Freitag, 20. Mai 2016

TERRA EXTRA inside - Huntsville in den 60ern (04)

Mit diesem vierten Teil beschliesst Jesco von Puttkamer seine Artikelserie über Huntsville. Er erzählt, auf was man sich als deutscher Emigrant Anfang der 60er hier in Huntsville einstellen muß und wie es damals mit Wernher von Braun und den anderen V2-Wissenschaftlern begann :


Die Deutsche Kultur hat auch heutzutage noch einen starken Einfluss auf Huntsville. Für die im Bericht angesprochenen Pumpernickel habe ich zwar keinen Link gefunden, dafür aber die Speisekarte des "Ol' Heidelberg", eines deutsch-amerikanischen Restaurants :
Ol’ Heidelberg is a Family owned and operated restaurant since 1972. It moved to its current location in 1989. Ol’ Heidelberg was the sister restaurant of Bavaria Delicatessen which opened in 1963 and operated for twenty years. Ol’ Heidelberg has been serving the best and most authentic German Food since 1972, it is one of the oldest and most recognized restaurant in Huntsville. The Schrader Family with the help of their loyal employees give their customers full attention along with good food at reasonable prices, with friendly and courteous service.
zitiert lt. Homepage

Aber auch hier, in Heft 053 vom 02.10.1964, wird der Faschismus nur indirekt angesprochen, es scheint als hätte es da überhaupt keine Probleme gegeben. Ähnliches habe ich im NYT-Artikel gelesen :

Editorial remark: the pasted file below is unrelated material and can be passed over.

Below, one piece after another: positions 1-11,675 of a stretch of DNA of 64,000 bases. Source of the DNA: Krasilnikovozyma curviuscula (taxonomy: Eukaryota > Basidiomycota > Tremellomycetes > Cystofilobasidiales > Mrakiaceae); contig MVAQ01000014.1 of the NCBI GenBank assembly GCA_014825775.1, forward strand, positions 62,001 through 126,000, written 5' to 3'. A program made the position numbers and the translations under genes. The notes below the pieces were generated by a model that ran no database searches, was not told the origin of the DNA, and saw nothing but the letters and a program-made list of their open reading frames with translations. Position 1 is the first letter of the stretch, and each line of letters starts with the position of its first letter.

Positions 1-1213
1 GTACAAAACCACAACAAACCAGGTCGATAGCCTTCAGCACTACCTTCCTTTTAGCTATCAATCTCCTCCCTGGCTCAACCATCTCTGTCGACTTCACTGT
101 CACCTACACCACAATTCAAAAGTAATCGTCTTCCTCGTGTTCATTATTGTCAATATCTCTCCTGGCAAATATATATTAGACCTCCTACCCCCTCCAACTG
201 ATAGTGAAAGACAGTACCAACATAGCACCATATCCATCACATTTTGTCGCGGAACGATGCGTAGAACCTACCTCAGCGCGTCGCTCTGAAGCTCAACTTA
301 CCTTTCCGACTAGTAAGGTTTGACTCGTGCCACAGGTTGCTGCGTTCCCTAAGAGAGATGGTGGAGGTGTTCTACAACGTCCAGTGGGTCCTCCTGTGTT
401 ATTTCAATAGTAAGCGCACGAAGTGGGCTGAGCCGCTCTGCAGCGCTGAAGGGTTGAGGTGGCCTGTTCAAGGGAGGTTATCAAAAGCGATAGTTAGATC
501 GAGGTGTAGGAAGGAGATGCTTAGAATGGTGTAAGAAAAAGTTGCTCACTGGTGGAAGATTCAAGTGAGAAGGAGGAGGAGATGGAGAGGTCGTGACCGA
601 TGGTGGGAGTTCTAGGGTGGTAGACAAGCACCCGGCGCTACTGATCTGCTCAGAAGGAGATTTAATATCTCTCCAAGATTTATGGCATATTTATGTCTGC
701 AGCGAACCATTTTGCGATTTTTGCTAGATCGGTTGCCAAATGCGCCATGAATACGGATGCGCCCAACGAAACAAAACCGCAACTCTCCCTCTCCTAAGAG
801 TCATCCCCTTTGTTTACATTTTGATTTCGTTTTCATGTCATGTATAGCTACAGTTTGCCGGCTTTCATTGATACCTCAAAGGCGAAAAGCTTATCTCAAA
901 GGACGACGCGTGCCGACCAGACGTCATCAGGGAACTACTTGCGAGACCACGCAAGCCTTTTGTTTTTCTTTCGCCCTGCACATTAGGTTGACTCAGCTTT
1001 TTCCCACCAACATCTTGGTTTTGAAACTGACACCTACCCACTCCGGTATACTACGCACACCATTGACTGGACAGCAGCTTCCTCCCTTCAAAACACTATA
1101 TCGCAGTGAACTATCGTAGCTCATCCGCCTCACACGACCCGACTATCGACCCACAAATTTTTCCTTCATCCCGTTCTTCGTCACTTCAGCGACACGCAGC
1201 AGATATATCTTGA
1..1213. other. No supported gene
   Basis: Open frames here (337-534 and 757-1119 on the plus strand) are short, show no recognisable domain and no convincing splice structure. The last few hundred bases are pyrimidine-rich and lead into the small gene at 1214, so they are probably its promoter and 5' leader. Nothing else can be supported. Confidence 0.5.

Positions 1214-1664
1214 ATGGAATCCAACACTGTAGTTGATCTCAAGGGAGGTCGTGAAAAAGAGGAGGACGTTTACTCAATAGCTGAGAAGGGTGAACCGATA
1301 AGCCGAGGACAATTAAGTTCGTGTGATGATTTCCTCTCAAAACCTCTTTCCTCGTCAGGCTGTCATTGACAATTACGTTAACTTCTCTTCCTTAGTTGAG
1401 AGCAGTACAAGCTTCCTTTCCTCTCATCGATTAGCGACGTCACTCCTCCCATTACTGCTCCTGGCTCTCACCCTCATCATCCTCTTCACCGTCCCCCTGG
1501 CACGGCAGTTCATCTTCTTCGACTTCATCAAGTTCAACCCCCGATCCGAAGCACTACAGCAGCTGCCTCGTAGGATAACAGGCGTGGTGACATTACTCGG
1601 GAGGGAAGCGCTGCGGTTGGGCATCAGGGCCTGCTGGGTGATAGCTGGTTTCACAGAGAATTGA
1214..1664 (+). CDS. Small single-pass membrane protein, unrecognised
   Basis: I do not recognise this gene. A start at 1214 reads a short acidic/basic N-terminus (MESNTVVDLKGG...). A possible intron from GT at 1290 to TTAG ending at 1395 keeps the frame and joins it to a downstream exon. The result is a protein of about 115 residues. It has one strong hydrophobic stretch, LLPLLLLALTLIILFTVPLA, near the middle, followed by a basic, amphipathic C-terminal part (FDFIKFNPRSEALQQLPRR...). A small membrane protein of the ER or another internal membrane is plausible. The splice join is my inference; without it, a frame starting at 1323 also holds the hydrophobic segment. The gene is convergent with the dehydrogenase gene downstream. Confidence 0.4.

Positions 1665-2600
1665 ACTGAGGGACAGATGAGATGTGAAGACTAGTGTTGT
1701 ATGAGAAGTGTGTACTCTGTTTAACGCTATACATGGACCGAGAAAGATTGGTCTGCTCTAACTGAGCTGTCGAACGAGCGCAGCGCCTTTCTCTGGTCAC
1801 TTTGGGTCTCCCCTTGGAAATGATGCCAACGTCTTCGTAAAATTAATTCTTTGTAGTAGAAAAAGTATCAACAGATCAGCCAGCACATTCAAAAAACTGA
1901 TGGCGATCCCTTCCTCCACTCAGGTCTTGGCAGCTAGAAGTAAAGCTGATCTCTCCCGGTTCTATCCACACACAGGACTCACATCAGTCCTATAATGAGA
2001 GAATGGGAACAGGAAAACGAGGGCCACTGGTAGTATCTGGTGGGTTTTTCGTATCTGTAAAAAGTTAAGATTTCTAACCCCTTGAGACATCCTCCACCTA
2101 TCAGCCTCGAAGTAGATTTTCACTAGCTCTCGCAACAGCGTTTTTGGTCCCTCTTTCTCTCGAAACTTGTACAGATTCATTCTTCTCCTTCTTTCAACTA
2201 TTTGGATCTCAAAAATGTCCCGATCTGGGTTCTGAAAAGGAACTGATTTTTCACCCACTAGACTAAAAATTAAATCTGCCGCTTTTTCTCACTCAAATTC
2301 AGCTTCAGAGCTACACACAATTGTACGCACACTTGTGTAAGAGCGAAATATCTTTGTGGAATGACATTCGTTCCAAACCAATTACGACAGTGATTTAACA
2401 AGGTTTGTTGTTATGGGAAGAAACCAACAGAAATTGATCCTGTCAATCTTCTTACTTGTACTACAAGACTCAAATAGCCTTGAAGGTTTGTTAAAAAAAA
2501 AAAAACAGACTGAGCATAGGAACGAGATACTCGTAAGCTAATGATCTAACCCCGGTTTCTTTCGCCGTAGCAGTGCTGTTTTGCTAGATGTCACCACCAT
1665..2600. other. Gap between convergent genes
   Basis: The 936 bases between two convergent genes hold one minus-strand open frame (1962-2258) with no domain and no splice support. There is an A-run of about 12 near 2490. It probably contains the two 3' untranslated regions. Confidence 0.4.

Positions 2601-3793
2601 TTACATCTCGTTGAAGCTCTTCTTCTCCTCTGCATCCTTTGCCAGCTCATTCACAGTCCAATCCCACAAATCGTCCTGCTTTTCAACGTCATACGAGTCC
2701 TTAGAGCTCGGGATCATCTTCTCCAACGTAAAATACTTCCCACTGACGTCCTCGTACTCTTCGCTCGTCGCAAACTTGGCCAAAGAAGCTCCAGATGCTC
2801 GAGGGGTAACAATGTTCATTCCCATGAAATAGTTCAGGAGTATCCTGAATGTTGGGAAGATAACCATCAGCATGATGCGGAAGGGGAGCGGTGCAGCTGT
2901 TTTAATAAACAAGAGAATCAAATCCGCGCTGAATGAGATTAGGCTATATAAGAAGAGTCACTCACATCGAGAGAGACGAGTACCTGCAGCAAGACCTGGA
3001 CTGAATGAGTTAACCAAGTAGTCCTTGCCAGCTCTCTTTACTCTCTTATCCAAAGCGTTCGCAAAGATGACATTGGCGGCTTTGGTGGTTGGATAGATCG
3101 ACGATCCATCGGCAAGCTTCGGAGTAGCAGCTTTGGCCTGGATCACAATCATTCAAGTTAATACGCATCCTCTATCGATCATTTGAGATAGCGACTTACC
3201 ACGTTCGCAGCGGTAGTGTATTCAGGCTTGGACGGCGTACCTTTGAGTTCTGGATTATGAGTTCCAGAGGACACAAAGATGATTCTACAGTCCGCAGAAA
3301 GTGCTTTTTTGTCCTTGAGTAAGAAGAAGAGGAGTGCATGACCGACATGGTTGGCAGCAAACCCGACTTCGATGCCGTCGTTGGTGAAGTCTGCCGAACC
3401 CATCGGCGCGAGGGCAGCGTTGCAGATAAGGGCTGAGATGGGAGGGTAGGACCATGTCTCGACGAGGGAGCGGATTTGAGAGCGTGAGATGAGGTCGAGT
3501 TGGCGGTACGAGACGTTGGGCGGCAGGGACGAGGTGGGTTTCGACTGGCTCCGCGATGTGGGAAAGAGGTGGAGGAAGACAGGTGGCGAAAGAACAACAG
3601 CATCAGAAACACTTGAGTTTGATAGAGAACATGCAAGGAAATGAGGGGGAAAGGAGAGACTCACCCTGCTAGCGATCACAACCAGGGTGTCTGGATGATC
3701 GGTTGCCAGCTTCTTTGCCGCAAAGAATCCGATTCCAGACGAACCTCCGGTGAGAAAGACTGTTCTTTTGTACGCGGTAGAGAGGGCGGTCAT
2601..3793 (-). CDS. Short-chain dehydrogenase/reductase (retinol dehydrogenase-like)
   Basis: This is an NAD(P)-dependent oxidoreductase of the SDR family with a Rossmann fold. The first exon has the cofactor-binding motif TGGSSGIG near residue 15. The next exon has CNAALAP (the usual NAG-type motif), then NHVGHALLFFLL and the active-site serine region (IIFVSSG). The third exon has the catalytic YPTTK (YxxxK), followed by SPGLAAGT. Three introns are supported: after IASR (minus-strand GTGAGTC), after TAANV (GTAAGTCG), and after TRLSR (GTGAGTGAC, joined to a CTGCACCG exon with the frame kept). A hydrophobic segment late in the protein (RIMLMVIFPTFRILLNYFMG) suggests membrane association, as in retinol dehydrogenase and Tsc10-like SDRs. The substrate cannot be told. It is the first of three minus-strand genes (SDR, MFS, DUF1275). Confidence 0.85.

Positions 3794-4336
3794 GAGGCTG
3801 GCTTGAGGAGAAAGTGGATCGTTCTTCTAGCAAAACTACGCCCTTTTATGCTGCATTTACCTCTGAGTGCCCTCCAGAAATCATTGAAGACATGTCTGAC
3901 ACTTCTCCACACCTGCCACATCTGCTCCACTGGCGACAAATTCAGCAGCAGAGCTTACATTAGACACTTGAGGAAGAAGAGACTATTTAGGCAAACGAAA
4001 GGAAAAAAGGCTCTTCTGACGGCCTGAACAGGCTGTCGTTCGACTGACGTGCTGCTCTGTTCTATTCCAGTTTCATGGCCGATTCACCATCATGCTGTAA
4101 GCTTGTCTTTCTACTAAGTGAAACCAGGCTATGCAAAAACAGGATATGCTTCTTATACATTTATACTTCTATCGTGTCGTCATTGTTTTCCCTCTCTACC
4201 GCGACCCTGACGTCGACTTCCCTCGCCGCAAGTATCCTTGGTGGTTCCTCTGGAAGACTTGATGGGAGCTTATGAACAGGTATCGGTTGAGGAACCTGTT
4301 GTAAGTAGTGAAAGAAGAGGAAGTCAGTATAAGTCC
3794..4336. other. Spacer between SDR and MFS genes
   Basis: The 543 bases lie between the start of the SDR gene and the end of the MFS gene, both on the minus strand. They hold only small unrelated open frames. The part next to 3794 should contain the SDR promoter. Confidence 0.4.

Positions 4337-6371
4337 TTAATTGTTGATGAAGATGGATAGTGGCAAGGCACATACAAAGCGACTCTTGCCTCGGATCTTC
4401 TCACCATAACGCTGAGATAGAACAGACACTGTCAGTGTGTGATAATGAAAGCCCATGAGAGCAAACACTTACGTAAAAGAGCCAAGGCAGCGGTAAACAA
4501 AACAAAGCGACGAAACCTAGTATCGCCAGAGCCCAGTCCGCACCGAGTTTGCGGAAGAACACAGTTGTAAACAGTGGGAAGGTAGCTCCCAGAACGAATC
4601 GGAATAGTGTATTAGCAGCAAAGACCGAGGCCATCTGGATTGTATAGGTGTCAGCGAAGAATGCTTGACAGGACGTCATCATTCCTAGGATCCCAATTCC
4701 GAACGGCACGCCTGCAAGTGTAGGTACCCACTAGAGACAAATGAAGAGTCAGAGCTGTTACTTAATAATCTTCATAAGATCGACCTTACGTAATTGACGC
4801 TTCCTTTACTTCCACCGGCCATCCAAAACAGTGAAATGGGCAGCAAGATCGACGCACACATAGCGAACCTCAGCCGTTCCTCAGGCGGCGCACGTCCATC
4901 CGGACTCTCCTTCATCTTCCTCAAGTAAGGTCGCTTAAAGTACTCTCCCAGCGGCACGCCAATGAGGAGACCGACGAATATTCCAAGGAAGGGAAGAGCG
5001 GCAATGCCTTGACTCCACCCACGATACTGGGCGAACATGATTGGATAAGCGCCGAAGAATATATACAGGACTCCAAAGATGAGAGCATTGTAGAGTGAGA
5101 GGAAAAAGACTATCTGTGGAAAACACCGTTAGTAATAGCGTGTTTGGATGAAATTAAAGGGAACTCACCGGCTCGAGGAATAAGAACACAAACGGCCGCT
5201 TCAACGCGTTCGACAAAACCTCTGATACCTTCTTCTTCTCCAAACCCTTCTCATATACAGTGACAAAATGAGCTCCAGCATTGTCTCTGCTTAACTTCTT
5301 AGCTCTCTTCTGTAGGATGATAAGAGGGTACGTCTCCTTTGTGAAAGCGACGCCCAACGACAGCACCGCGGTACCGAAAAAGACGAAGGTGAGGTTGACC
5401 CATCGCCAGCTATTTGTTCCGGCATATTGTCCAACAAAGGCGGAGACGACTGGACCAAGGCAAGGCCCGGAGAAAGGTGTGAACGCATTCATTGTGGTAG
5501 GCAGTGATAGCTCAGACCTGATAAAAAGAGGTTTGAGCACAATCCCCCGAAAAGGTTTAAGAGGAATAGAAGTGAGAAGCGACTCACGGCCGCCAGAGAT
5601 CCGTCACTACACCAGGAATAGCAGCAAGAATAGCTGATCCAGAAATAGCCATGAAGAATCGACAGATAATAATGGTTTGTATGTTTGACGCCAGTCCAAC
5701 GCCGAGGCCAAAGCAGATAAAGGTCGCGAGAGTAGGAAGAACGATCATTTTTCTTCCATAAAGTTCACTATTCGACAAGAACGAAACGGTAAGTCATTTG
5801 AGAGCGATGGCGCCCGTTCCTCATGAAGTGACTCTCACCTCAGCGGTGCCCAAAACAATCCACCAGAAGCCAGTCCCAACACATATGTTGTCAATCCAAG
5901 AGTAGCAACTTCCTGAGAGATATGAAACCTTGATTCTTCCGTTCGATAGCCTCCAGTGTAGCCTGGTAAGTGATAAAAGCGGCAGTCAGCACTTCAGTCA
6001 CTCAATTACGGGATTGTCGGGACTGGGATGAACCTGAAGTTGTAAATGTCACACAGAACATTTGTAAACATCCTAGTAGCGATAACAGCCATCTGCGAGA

The Nazi question “just doesn’t come up,” said Loren Traylor, a Chamber of Commerce vice president. “That was then, this is now.”
Genauer untersucht hat das Monique Laney :
In late July 1969, Huntsville joined the world in celebrating the successful return of the Apollo 11 astronauts from their moon landing. The once small, cotton mill town had added reason to celebrate because the rocket specialists who had made this enormous Cold War feat possible were their neighbors and friends. Many members of Wernher von Braun's German rocket team were brought to the United States after World War II because of their expertise gained developing the V-2 rocket for the Nazi regime. Years later in the 1980s, one of the team members would be accused of war crimes. This month, Monique Laney will describe how Huntsville's diverse community responded to this news and tried to grapple with its meaning, shedding light on the intersections of German and U.S. history and memory.

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